catapult magazine

catapult magazine

Vol 2, Num 23 :: 2003.12.05 — 2003.12.18


Winter delights

Now that the holiday shopping season has begun, prepare to be Mannheim Steamroll?d by all kinds of loud and lousy music that?s supposed to get you in the Christmas mood. The weeks leading up to Christmas are filled with the jingle jangle of sleigh bells ‘the official theme sound of Christmas’, set to hip hop, techno or rock’n’roll beats. In shopping malls around the country, Bruce Springsteen declares the coming of Santa Claus with a “baby, I was born to run” fervor that seems a little over the top, a little more like Paul Revere’s urgent: The red coats are coming!? than the long slow ache of “O Come, O Come Emannuel.”

In order to combat the Christmas clamor that will lead to yet another long, cold, dark winter spent indoors, you?re going to need some good music, some warm and cozy stuff — like a good Gligg that will get you through. The best place to start is A Charlie Brown Christmas by the Vince Guaraldi Trio. The crisp ‘O Holy Night’-ly tone of the record is set immediately as Guaraldi’s gift for lyrical simplicity is applied to the classic ‘O Tannenbaum.’ When the deep rich bass and warm drums kick in, the listener enters a wonderful world where age-old Christmas traditions are genuinely reincarnated in a new American jazz form. Guaraldi is able to create this new Christmas-y world without lazily relying on the sonic associations that come easily with bells or Spanish guitar. Instead, the San Francisco jazz composer known for his Grammy-winning ‘Cast Your Fate to the Wind’ boldly makes use of Brazilian rhythms, bluesy chords and an up-close piano sound to establish a unique, but clearly identifiable, Christmas landscape.

Another excellent Christmas album is Over the Rhine’s The Darkest Night of the Year, which was reviewed by *cino last year. The album deserves to be mentioned once again. As Rob Vander Giessen-Reitsma so adequately stated,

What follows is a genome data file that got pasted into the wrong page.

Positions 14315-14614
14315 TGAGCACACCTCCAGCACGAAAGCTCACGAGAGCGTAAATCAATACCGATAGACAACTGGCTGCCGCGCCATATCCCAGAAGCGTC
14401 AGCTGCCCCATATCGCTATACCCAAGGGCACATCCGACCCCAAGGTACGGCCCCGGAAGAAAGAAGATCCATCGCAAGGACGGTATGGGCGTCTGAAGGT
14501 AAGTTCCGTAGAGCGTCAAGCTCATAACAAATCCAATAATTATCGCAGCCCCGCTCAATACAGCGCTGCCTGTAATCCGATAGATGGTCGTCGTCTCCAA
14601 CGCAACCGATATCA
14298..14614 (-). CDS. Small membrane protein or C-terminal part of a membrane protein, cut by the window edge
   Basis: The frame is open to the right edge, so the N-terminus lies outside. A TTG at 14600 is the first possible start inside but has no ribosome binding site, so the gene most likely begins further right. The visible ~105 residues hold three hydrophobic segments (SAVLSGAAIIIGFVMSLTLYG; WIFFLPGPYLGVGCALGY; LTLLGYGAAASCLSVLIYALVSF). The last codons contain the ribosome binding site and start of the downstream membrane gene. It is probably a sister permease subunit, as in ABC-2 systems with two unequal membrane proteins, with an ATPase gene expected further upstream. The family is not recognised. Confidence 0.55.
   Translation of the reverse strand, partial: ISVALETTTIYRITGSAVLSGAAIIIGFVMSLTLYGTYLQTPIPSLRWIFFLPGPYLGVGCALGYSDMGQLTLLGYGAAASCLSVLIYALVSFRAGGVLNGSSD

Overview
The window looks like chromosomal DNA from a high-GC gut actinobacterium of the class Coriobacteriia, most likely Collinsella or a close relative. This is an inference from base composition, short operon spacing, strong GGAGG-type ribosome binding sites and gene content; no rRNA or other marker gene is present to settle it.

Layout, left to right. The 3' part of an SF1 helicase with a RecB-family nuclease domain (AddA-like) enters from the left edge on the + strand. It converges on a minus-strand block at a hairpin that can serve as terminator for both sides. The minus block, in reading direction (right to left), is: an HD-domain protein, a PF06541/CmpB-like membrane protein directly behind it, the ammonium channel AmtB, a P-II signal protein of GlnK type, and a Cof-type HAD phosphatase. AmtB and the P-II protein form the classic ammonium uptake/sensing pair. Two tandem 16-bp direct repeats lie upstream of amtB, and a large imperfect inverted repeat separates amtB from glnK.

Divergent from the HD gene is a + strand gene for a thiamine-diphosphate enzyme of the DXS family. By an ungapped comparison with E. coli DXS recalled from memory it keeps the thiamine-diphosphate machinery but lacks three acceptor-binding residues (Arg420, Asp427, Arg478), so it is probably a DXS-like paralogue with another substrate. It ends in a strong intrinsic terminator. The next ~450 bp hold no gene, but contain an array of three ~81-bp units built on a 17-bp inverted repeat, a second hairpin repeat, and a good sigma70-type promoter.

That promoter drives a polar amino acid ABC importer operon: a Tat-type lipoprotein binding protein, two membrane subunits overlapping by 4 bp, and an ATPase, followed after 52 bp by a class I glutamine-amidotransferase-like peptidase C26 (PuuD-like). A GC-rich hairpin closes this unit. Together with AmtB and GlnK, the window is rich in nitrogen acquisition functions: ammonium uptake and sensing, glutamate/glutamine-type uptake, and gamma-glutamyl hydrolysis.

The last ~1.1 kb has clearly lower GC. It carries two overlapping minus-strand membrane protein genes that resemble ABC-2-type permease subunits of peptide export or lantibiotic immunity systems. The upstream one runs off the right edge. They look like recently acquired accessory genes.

Instead of a collection of happy Christmas ditties, uninspired traditional arrangements and sappy new Christmas originals, OTR’s The Darkest Night of the Year is a work that evokes wonder and invites reflection — The band uses acoustic instruments, guitar, piano, cello and bass, to set the quiet, contemplative tone. Instrumentals are interspersed among the vocal songs, featuring two mood pieces by guitarist Ric Hordinski that are perfect soundtracks to a walk in the snow. Multi-instrumentalist Linford Detweiler, on piano, and a guest cellist take turns playing lead on the other instrumentals. Karin Berquist’s lead vocals are a perfect compliment to the non-traditional arrangements of songs like “Silent Night,” “It Came Upon a Midnight Clear” and “O Come, O Come Emmanuel.” And the original songs, “Thank You My Angel” and “Mary’s Waltz” sit so well next to the well-known carols that I was left wondering, upon first listen, where I had heard the songs before. Over the Rhine captures the quiet, less stressful side of Christmas and encourages the listener to take a few minutes to ponder the miracle of a virgin birth, the miracle of a boy who was both God and man.

While we’re following the ghost of Christmases past, we might as well recall another excellent winter CD that was also reviewed last year by *cino. Bjork’s Vespertine is crisp as January air and fresh as new snow. Kristin Sybesma Elgersma points out that the album is not only about ice and snow, but is actually made up of these things, since Bjork used recordings of boots in the snow and music boxes of wintery landscapes to make up the rhythmic sections of songs on Vespertine. Vespertine’s first song, ‘hidden place,’ invites us into Bjork’s world, her winter sanctuary, coating our senses in globs of dripping candle wax, shuffling cards, crackling flame, shifting of bed sheets, and snow gently falling beyond the window. The artist uses playful language to weave a cocoon of closeness for the listener. Vespertine asks us to wonder and meditate along with the singer, especially on ‘Cocoon,’ about the strange intimacy of bearing another human being within a meditation very much in keeping with this Advent season.


As winter continues to go on long after Christmas you might also benefit from Joni Mitchell?s Blue, Tom Waits’ Alice and Nick Cave’s No More Shall We Part. These albums seem to make a whole lot more sense when the air is frigid, the rivers are frozen and the earth is buried under fifteen feet of pure white snow. Rather than getting drunk on the Christmas spirit that is pumped through the speakers at malls and poured into television advertisements, you will find genuine warmth and lasting Christmas cheer by sipping the goodness of these great wintery albums.

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